by Tracy Kuyat
When Guy & I first decided to head south, we had visions of imbibing rum drinks on the beach right outside our front door. Plans of mice and men. We now live in a mountain town, Boquete, an hour and a half away from any beach.
Not that we’re complaining or anything. We love the mountains as well, and it’s been perfect for adjusting to living the expat life. Life is wonderful in Boquete.
But the draw of the ocean is always pulling at us. Although we’ve visited a couple beaches on the Pacific side of Panama, they are not our favorites. After the beautiful drama of the California coast, the flat beaches here were rather boring. And the dark, sometimes brown looking water didn’t invite like the sparkling, blue waters of the Caribbean.
Our friends, Josh and Pamela, recently moved over to Bocas del Toro. We had yet to see the Caribbean since moving to Panama, so we headed over the mountains for a little visit and an introduction to life on an island.
Bocas del Toro is an archipelago off the northeast coast of Panama in the Province of Bocas del Toro, right next to Costa Rica. It’s a 3 hour bus ride from Boquete through some beautiful mountains.
The one way bus shuttle tickets, cost $30 per person, include the water taxi fare. The shuttle is run by Hostel Mamallena, a local hostel near the central park here in Boquete. Our bus is a smaller bus, holding 20 passengers or so. It’s fairly comfortable but I was really happy for the chance to get out and stretch about halfway. We stopped at the Enel Fortuna Visitor Center, which is near the Enel Fortuna hydro generator. It’s my understanding that you can get a tour of the facility. For all you hydro generator buffs, click on the link for a brief history of Enel Fortuna, which is, by the way, the second largest hydro generator in Panama.
Finally we arrived in Almirante, the mainland town where we got dropped off to catch the water taxi. As our luggage was being offloaded, a couple little local boys began to speak with me. I think they thought I was from China. Asians in Panama are not unusual, but most are Chinese. They seemed a bit surprised when I told them I was from California. One of them asked if I needed help with my luggage. When I said no, he sadly said, “Oh S#*t” in perfect English. Rather humorous.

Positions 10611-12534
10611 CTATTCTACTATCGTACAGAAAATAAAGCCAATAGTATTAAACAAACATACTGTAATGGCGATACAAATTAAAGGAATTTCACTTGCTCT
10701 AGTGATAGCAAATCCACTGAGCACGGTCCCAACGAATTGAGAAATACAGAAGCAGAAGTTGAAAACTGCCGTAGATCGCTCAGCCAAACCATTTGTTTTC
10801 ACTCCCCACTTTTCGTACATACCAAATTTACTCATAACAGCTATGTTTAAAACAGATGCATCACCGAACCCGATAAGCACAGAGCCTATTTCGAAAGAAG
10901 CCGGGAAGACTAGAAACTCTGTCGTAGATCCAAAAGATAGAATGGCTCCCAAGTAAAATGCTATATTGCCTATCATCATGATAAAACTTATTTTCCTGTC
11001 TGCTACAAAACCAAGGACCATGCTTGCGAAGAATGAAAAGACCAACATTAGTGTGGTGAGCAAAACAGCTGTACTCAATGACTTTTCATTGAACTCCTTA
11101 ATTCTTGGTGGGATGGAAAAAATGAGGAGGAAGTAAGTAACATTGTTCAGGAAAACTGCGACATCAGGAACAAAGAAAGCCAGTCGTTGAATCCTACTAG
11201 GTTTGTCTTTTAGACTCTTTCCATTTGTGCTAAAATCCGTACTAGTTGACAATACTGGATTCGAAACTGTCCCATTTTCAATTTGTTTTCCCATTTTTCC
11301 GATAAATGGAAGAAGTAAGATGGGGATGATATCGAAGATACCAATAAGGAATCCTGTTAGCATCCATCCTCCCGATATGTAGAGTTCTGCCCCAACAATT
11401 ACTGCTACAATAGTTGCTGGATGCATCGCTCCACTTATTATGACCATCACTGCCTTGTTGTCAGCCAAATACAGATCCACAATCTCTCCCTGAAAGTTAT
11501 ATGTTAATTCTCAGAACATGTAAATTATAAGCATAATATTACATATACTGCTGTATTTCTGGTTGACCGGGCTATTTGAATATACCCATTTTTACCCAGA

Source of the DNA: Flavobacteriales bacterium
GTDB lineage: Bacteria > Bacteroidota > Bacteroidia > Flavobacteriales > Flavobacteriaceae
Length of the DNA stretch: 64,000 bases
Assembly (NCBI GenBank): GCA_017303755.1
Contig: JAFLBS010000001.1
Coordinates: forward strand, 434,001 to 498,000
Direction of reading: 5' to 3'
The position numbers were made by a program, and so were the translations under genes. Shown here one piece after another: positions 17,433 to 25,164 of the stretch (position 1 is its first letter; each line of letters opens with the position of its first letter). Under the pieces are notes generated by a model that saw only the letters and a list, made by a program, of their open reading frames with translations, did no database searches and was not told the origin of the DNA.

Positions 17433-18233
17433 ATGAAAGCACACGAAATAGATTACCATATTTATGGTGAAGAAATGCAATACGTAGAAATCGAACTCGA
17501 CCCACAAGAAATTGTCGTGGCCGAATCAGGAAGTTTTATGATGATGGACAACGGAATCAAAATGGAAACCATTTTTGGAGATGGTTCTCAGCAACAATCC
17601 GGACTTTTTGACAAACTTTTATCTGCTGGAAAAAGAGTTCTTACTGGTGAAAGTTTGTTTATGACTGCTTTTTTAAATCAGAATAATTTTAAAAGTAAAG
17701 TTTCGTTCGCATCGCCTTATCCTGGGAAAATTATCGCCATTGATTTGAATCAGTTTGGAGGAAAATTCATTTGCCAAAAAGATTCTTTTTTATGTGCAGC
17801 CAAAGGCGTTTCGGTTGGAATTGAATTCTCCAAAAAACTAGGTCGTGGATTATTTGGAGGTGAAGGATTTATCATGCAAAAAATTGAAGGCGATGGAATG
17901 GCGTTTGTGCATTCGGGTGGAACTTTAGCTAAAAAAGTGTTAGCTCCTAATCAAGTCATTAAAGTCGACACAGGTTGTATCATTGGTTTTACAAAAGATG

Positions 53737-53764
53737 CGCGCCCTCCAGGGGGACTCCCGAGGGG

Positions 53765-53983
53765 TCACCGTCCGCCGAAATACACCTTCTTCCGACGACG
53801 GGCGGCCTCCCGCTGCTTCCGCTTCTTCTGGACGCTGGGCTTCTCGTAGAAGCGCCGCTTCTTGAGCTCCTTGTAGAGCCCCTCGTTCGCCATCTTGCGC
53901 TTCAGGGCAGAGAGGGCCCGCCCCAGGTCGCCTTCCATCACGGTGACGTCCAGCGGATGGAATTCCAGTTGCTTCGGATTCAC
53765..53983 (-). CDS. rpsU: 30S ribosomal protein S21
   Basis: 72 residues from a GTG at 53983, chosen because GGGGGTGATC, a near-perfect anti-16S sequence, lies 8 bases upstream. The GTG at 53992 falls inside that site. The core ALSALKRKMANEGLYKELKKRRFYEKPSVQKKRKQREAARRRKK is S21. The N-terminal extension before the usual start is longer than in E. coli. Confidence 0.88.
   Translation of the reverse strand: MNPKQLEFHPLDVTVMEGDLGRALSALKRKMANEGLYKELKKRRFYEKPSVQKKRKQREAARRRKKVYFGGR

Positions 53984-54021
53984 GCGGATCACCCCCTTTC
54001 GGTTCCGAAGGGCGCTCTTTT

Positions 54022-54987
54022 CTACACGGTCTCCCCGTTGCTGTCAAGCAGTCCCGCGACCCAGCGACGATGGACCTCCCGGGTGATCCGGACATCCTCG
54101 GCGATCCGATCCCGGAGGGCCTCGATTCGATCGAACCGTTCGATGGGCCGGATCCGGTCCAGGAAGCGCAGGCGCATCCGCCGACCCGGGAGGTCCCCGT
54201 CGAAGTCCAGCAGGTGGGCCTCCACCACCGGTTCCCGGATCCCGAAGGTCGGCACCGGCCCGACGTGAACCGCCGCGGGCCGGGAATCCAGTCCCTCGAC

Guy wheeled our suitcase down the road a bit to the taxi building. We waited for about 10 minutes for the boat to arrive. We had a larger suitcase than most, but the guy loading the boat didn’t seem to know what to do with it. He finally put it in the back where there was space for luggage. Hmmm….
After a 20 minute ride, we arrived on Isla Colón. We stayed at Bocas Paradise Hotel. Our room was on the third floor, which was fine except that Guy had to lug our suitcase up the stairs…no elevators. Initially our room was located on the side of the hotel next to the bar. That night it seemed like the speakers were in our room. But the management moved us to the room next door and the sound was less intrusive. Especially as the music doesn’t quit till 4 in the morning on the weekends. If you ever want to book a king bed room, ask for room 306 (definitely NOT 305.)
After we got settled in, our friend, Josh, had to meet some clients, so we, along with his dad, Alex, took a drive out to Playa Bluff. It’s a long stretch of sand on the east side of the island. The clients, Harolf and Chris, own Island Plantation Resort. On the property is a beach bar & grill. The BBQ plate was amazing! And we shared several pitchers of Jungle Juice. It was delicious and highly recommended. After lunch, while Josh discussed business, Pamela, Guy & I walked along the beach. It was so cool to be walking along a beautiful, deserted beach with no footprints around but ours.
Bocas Town is a small town. There are few cars, mostly pedestrians and bicyclists. The main drag is a small strip of street so getting around on foot is easy. We got to try a few really good restaurants. There’s not a ton to do at night as we don’t frequent bars, but we did get to watch the MMA fight, that is, until the electricity went out. This is, apparently, quite a common occurance here in Bocas.
Next post…the Botanical Gardens & Isla Bastimentos!